Compared to their job-site saw cousins these have better
and larger fence systems, better controls for raise and tilt, and larger tables. The
Delta, Jet, and B&D saws are like small versions of Hybrid saws. They have cast
iron tables and separate cranks for tilt and raise.
The Ryobi is different than these other saws in a few
ways, the main benefit the machine has to offer is its SMT (sliding miter table).
There are some additional pro / cons associated with the Ryobi, it's overall
characteristics still place it firmly in this category though.
|The machines in this class need more
maintenance than the next step up, are not as reliable when it comes to holding settings,
and are somewhat under powered. Although these are a step in the right direction,
these machines are not truly suitable for a busy woodworking shop; that does not mean some
people do not use them this way. For occasional use in a small space these machines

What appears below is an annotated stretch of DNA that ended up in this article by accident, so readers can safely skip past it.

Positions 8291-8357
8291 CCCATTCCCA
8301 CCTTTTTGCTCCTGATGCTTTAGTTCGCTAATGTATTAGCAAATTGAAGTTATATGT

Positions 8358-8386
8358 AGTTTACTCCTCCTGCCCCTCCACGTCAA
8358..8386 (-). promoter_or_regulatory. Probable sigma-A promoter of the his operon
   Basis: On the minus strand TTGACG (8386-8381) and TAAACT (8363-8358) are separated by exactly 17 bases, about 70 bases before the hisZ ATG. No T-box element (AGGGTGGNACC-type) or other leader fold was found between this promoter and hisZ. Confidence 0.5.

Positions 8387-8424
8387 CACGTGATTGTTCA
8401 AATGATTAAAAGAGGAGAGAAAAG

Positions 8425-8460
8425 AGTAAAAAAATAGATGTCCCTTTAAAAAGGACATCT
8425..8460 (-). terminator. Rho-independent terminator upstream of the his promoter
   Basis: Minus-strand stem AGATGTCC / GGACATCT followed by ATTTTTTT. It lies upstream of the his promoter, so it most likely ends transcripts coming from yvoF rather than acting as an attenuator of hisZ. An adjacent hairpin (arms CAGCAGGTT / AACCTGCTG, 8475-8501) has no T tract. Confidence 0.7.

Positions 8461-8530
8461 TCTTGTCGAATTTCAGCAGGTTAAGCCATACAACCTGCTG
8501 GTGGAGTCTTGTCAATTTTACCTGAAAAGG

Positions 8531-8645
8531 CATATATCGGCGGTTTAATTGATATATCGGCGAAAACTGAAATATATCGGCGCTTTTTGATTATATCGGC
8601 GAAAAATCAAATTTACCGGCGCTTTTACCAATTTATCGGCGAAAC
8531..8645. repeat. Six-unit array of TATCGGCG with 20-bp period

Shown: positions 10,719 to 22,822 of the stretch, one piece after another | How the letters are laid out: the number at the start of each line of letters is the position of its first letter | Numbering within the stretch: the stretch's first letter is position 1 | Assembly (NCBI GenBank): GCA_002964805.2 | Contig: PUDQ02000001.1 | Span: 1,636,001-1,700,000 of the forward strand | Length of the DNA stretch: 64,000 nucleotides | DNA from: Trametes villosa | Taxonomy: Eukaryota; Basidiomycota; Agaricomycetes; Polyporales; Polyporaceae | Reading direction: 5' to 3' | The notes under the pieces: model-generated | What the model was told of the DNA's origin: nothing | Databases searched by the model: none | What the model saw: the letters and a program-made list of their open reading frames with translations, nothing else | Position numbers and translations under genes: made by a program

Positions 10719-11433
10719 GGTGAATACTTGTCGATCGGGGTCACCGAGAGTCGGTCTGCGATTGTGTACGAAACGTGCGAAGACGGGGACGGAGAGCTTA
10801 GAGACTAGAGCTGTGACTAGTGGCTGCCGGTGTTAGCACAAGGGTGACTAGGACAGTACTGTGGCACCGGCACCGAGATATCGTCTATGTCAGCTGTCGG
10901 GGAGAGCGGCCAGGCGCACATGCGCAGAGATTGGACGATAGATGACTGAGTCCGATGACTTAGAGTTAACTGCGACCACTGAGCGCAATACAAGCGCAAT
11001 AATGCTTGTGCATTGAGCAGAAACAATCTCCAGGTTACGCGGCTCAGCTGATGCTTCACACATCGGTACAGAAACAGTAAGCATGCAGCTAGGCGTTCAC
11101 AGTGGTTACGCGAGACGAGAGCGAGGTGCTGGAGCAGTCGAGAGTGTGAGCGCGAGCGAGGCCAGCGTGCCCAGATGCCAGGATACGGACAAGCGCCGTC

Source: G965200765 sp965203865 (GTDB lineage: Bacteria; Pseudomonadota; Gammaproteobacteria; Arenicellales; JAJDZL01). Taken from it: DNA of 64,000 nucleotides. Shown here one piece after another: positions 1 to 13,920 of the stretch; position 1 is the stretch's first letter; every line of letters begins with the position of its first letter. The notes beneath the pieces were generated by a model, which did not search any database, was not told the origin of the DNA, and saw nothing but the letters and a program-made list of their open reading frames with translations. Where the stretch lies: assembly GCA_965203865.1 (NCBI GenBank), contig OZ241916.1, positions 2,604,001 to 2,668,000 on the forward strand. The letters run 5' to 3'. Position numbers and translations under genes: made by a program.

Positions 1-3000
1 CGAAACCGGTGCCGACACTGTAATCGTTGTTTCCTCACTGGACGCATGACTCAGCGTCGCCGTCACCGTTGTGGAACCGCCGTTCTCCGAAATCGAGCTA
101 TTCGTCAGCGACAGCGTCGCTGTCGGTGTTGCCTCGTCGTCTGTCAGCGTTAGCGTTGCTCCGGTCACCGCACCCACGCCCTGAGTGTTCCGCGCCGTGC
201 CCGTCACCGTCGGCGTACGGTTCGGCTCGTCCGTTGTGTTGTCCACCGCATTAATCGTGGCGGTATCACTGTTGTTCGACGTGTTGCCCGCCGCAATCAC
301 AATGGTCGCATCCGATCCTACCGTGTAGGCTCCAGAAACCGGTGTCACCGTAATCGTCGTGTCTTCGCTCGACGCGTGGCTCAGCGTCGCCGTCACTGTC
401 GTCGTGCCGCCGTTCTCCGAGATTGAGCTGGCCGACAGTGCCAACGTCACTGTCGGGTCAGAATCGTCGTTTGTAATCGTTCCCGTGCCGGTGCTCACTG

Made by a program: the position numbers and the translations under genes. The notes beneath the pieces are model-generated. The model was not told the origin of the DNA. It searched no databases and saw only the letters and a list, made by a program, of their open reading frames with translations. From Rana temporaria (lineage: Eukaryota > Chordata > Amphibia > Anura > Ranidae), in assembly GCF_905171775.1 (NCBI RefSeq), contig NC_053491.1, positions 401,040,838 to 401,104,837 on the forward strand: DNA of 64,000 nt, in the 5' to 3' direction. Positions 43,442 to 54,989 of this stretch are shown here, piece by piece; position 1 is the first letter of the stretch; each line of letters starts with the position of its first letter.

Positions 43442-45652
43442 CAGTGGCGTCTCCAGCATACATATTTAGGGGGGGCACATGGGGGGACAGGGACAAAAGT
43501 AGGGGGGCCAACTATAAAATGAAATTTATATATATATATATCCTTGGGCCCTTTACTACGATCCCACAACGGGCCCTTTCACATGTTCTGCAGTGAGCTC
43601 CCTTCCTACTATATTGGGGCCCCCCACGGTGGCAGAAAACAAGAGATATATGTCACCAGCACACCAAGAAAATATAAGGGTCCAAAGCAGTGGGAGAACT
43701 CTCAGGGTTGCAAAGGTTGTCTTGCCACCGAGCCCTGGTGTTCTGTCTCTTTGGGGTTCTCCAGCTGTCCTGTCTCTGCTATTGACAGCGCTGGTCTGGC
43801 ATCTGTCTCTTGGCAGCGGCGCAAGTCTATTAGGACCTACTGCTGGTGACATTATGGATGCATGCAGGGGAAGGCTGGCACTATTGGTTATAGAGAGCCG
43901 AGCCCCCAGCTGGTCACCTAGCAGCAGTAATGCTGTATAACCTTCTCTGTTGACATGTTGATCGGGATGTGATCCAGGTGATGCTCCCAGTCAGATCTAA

may suit a users needs. The major benefit these machines have to offer is a low
price; these machines generally run between $300 and $400, the next step up is the low end
contractor saw at about $550.
- Use noisy universal motors. These motors are less
powerful than the induction motors found in better machines.
- The table depth is about 22" compared to the more
standard 27" on the other types (the B&D is 23 1/2"). This leaves less
room on the infeed and outfeed.
- Have smaller trunions and controls (the exception is the
B&D, they are more like the Dewalt 746).
- The differences in the basic size or format of the
machine does not allow a few common aftermarket accessories used (mainly an issue with the
- The best fence system on these saws is almost as good as
the lowest end fences on contractor saws.
- Far more portable than contractor saws, still not as